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Homophobic hate in Uganda

Sunday 16 April 2023, by Paul Martial

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In 2014, Ugandan MPs passed a law punishing homosexuality with penalties up to the death penalty. It was censured by the country’s Supreme Court. Ugandan MPs have now done it again. Solidarity with the LGBTI community is needed!

What has mobilized parliamentary activity in Uganda is not the rampant inflation or massive youth unemployment, nor the deplorable state of schools, hospitals and health clinics, human rights abuses or the ravages of the consequences of global warming in the countryside, but homosexuality which is said to be a terrible danger for the country.

One of the worst LGBTIphobic laws in Africa

In the midst of this homophobic turmoil, there has been a race to the bottom in terms of repression. The initial draft provided for a ten-year prison sentence for same-sex sexual relations. After the debates, the parliament tightened things up considerably. Of the 529 MPs in the House, 389 were present and only two voted against. This means that more than a hundred parliamentarians chose to stay away from the debate by choosing the empty chair policy. On the opposition side, the National Unity Platform welcomed the law.

The law adopted provides for life imprisonment or the death penalty in certain cases. It also obliges anyone, including family and friends, to report any gay or lesbian person they know to the authorities and prohibits renting to same-sex couples.

Homosexuals are no longer the only ones in the crosshairs as those who “promot” homosexuality are potentially guilty. This is a vague notion that allows for the repression of human rights activists who defend homosexuals. SMUG (Sexual Minorities Uganda), an anti-discrimination organisation, was already banned in August 2022.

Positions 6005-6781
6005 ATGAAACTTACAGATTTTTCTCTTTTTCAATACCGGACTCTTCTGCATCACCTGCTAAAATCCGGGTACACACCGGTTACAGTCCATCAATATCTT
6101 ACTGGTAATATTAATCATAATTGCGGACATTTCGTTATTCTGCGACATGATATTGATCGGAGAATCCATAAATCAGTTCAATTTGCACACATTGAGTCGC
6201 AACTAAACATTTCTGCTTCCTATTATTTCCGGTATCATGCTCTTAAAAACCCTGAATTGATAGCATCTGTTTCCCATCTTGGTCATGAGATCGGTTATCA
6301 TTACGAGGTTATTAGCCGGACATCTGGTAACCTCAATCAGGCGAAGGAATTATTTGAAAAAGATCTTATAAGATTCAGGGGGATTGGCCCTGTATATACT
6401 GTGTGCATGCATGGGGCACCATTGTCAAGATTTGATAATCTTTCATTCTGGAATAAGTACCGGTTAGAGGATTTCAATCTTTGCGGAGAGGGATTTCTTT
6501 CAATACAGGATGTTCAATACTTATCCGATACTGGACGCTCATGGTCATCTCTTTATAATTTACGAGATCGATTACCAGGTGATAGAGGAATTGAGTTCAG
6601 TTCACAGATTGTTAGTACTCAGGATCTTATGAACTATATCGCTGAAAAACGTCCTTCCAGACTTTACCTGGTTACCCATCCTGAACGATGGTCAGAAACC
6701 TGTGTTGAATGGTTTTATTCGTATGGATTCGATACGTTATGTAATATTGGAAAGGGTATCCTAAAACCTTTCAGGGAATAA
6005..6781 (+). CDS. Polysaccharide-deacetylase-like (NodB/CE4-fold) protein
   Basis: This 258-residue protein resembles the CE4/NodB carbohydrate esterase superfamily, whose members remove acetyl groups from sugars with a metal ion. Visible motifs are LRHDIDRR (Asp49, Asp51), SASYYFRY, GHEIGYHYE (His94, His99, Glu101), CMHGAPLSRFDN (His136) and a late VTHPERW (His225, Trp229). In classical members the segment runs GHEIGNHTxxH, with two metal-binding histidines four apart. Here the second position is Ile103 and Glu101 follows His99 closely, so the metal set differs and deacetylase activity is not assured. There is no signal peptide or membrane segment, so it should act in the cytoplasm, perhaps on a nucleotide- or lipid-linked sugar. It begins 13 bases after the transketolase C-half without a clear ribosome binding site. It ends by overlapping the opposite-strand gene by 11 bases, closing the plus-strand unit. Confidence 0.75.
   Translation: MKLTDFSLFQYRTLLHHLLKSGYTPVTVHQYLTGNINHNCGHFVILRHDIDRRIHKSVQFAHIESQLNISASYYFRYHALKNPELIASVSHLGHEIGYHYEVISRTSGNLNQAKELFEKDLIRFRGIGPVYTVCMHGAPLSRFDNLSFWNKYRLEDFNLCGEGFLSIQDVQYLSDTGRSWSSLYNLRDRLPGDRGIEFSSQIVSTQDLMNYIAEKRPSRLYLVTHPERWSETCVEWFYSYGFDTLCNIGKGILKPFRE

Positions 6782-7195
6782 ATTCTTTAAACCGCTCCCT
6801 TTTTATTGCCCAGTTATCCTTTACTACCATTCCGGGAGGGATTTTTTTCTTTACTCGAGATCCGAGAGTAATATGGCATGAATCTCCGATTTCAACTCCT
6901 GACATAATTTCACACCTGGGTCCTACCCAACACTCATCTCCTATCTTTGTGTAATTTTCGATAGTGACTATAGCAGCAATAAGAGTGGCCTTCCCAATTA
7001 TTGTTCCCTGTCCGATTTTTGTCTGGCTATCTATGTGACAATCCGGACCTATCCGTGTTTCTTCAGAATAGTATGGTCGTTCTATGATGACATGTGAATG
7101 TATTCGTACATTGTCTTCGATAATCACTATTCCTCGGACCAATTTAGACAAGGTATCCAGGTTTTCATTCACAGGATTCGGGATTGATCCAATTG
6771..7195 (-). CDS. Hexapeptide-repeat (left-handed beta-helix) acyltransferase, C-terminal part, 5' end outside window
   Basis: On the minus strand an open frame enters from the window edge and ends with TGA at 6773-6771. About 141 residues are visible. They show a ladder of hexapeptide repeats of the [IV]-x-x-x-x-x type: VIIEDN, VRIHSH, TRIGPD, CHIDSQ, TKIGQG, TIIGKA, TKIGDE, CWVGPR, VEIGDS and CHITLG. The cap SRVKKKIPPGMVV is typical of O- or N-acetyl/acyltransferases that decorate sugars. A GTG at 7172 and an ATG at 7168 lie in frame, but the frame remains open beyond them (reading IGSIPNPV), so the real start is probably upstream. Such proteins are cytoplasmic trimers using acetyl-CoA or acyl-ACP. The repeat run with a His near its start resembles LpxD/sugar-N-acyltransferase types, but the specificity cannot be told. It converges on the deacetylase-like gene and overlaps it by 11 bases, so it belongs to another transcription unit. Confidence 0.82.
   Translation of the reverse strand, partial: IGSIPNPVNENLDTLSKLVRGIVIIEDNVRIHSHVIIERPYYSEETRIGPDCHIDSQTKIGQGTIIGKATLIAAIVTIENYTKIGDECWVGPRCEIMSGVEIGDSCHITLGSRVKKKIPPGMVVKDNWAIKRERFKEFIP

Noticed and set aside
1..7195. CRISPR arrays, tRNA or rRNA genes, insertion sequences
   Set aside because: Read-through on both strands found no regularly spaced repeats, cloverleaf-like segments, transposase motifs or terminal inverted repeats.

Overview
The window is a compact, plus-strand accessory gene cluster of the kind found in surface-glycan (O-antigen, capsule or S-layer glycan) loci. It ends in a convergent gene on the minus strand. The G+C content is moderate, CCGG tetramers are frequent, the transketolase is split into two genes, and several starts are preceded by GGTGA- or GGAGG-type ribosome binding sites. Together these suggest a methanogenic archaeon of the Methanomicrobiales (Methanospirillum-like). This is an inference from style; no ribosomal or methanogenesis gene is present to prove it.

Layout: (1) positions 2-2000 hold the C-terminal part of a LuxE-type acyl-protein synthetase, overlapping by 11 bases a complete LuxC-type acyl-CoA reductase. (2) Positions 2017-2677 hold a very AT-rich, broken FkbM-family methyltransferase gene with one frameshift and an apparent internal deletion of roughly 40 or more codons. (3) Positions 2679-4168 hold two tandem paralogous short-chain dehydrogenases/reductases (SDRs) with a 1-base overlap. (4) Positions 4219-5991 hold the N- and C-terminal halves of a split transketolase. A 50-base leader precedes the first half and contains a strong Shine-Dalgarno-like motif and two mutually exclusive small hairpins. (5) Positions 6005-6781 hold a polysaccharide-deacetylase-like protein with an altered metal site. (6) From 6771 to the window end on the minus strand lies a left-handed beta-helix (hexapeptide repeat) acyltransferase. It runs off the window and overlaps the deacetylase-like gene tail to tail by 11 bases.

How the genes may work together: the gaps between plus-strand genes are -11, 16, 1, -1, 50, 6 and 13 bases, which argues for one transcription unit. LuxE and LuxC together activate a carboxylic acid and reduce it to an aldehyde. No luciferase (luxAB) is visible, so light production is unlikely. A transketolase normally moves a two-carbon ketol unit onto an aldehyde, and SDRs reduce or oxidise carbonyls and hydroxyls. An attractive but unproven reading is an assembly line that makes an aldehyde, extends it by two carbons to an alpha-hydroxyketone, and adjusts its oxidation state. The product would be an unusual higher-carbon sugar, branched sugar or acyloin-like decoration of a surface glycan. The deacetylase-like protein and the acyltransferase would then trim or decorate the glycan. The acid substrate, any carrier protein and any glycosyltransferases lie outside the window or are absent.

Anti-gay rants

Obviously, homophobic policies in Africa are dressed up in an anti-colonialist discourse. Homosexuality is said to have been introduced by the colonists and the decadent West. This discourse denies the reality that homosexual practices existed long before colonisation. The terms referring to it are found in many African languages such as Kirundi, Kiswahili, Hausa, Herero, Xhosa, Bafia or Wawihé.

In fact, in most African countries, the repressive legislative arsenal against homosexuality dates back to the colonial period.

African homophobes who take offence at the solidarity of anti-discrimination activists in Western countries should put their own house in order. As Fox Odoi-Oywelowo, one of the two MPs who courageously fought this law, said, “Last year I was told that these Pentecostal communities spent over $26 million in East Africa to - again - promote this anti-homosexuality law.” One of their actions is to organize Prayer Breakfasts across the country every Saturday, to distil the hatred of homosexuals, which is widely echoed by the country’s Muslim community leaders.

The solidarity imperative

The promulgation of this law depends on the signature of President Yoweri Museveni. In 2014 he had already initialled a similar law and his homophobic comments leave no doubt about his intentions unless there is strong international pressure. Indeed, the approval of this measure could lead to a significant loss of Western aid to the country. The European Union and the USA have expressed their deep disagreement with a law that does not respect the African Union’s declaration that "every individual has the duty to respect and consider his fellow human beings without discrimination”.

Solidarity mobilizations must be extended, in conjunction with gay rights organizations both in Uganda and across the continent. We must demand that France, like the European Union, commit to systematically offering refugee status to all people persecuted because of their sexual orientation.

Translated by International Viewpoint from l’Anticapitaliste.


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